House Republicans on Friday proposed an $11.4 billion fund, about a third of the money coming from the oil industry, to pay for cleanup of water systems contaminated by the gasoline additive MTBE, hoping to clear the way for passage of a broad energy bill (search).

The proposal would give makers of MTBE (search), which has been found to contaminate drinking water supplies in at least 36 states, protection against product liability lawsuits brought by communities facing billions of dollars in cleanup costs.

Rep. Joe Barton, R-Texas, presented the proposal to Senate leaders involved in energy bill negotiations. They reserved comment on the plan, saying it needed closer examination.

"We've not passed judgment. We're trying to understand it," said Sen. Jeff Bingaman, D-N.M., the leading Democrat on the Senate group negotiating with the House on final energy legislation.

Barton, who is chairman of the energy conference, said the proposal is "not set in concrete" and that it could change.

The MTBE issue has been seen as the most difficult and most contentious issue to overcome as lawmakers try to approve an energy bill. A number of senators have pledged to block legislation that would shield the MTBE manufacturers from liability lawsuits.

More than 150 lawsuits seek damages because of MTBE water contamination. The cost of cleanup has ranged from several billion dollars to more than $30 billion.

MTBE, or methyl tertiary-butyl ether, is an additive that in the 1990s became used widely in gasoline as an oxygenate to help reduce air pollution (search). It since has been found to contaminate drinking water across much of the country when gasoline leaks from underground storage tanks.

While its health impact is uncertain, MTBE even at low concentrations causes a foul smell and taste in drinking water. Unlike other, even more toxic, components of gasoline, MTBE flows easily through water because of its chemical composition and is not biodegradable, causing particularly difficult cleanup problems.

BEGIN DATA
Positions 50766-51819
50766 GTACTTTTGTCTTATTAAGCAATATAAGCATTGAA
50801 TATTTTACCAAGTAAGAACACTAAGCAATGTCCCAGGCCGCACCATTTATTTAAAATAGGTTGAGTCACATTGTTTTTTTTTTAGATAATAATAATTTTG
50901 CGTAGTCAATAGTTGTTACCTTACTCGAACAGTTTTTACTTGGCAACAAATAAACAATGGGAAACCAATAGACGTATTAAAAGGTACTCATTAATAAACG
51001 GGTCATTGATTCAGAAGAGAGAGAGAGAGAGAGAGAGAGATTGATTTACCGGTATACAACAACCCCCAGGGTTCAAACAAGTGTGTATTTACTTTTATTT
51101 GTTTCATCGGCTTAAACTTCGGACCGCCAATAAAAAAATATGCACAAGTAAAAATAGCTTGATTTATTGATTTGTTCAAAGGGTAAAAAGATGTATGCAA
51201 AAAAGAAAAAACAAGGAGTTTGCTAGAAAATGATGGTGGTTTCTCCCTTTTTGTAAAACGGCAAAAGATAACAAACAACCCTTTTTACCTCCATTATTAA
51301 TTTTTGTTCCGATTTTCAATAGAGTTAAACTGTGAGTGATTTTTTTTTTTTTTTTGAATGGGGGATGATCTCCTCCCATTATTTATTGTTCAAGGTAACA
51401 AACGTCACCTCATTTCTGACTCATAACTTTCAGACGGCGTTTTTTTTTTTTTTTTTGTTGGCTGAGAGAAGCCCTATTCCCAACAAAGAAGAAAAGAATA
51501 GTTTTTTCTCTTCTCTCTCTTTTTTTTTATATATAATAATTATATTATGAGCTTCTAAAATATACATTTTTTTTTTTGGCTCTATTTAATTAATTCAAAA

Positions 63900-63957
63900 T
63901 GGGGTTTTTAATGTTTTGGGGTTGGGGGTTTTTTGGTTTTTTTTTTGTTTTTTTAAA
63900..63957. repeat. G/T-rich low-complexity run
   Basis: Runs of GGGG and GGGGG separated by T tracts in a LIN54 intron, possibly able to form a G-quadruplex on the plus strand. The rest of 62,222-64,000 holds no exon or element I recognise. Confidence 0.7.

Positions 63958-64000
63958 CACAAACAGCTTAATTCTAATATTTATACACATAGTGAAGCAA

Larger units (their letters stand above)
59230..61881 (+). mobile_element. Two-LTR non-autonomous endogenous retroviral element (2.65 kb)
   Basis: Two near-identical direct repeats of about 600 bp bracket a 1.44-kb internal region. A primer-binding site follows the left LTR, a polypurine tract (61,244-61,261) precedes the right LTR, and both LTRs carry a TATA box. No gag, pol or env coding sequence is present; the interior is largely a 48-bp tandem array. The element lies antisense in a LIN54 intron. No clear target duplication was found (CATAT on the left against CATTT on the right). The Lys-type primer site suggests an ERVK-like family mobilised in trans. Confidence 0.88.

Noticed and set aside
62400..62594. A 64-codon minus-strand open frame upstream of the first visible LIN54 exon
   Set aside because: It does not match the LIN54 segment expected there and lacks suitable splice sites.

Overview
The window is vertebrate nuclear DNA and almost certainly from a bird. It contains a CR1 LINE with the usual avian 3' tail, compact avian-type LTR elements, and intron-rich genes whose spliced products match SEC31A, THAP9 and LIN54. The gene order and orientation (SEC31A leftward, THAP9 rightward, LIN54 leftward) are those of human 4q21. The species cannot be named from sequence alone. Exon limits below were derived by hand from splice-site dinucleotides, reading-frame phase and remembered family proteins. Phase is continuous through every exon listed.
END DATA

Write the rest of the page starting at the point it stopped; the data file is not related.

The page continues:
Barton's proposal calls for industry — from MTBE makers to retail gasoline outlets — to pay $4.1 billion into the fund over 12 years. The government would come up with another $4.5 billion and states are expected to contribute about $2.8 billion in matching funds.

The legislation, if approved, would nullify any lawsuits — at least as they apply to product defect liability — that have been filed since Sept. 5, 2003, with one significant exception: a lawsuit filed by the state of New Hampshire.

The provision exempts from the liability shield any lawsuit filed by a state attorney general. Only New Hampshire has taken such legal action.

Rep. Charles Bass, R-N.H., who has been involved in the negotiations, said the exemption was made because states are sovereign entities, unlike communities or water agencies — which have filed most of the legal cases on MTBE.

Bass dismissed suggestions that there may also have been a political reason for carving out New Hampshire. The state's two senators are among those who have been strongly opposed to a liability shield for MTBE manufacturers and have vowed to block legislation through filibuster and other procedural means.

It takes 60 votes to overcome a filibuster in the Senate. Two years ago an energy bill fell two votes shy of getting the 60 votes that were needed to thwart a filibuster over MTBE.